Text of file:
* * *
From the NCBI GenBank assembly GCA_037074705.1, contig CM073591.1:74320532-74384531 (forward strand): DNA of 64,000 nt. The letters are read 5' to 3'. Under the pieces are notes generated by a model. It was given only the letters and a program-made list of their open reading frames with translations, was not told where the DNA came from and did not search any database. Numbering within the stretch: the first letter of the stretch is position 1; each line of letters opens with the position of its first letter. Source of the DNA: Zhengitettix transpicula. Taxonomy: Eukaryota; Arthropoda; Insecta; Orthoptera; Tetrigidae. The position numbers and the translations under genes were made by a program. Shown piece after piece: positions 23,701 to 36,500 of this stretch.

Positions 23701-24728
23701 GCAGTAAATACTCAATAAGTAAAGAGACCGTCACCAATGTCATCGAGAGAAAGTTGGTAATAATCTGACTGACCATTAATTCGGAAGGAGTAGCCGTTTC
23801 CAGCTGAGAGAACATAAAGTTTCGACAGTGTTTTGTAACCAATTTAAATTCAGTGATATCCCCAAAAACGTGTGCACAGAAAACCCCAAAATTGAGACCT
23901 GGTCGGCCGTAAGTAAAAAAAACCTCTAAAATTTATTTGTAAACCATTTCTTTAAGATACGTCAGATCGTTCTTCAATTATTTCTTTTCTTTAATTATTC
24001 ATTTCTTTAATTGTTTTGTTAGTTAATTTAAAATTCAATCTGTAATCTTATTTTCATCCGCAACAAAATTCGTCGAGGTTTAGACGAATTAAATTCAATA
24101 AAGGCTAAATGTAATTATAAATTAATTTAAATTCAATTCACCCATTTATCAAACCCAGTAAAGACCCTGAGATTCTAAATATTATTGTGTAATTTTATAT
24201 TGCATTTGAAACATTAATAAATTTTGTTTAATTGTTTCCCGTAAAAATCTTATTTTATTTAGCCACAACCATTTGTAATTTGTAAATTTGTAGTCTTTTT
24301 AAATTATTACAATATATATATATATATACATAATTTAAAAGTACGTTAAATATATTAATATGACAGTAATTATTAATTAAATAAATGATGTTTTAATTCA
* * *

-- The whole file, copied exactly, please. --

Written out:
From the NCBI GenBank assembly GCA_037074705.1, contig CM073591.1:74320532-74384531 (forward strand): DNA of 64,000 nt. The letters are read 5' to 3'. Under the pieces are notes generated by a model. It was given only the letters and a program-made list of their open reading frames with translations, was not told where the DNA came from and did not search any database. Numbering within the stretch: the first letter of the stretch is position 1; each line of letters opens with the position of its first letter. Source of the DNA: Zhengitettix transpicula. Taxonomy: Eukaryota; Arthropoda; Insecta; Orthoptera; Tetrigidae. The position numbers and the translations under genes were made by a program. Shown piece after piece: positions 23,701 to 36,500 of this stretch.

Positions 23701-24728
23701 GCAGTAAATACTCAATAAGTAAAGAGACCGTCACCAATGTCATCGAGAGAAAGTTGGTAATAATCTGACTGACCATTAATTCGGAAGGAGTAGCCGTTTC
23801 CAGCTGAGAGAACATAAAGTTTCGACAGTGTTTTGTAACCAATTTAAATTCAGTGATATCCCCAAAAACGTGTGCACAGAAAACCCCAAAATTGAGACCT
23901 GGTCGGCCGTAAGTAAAAAAAACCTCTAAAATTTATTTGTAAACCATTTCTTTAAGATACGTCAGATCGTTCTTCAATTATTTCTTTTCTTTAATTATTC
24001 ATTTCTTTAATTGTTTTGTTAGTTAATTTAAAATTCAATCTGTAATCTTATTTTCATCCGCAACAAAATTCGTCGAGGTTTAGACGAATTAAATTCAATA
24101 AAGGCTAAATGTAATTATAAATTAATTTAAATTCAATTCACCCATTTATCAAACCCAGTAAAGACCCTGAGATTCTAAATATTATTGTGTAATTTTATAT
24201 TGCATTTGAAACATTAATAAATTTTGTTTAATTGTTTCCCGTAAAAATCTTATTTTATTTAGCCACAACCATTTGTAATTTGTAAATTTGTAGTCTTTTT
24301 AAATTATTACAATATATATATATATATACATAATTTAAAAGTACGTTAAATATATTAATATGACAGTAATTATTAATTAAATAAATGATGTTTTAATTCA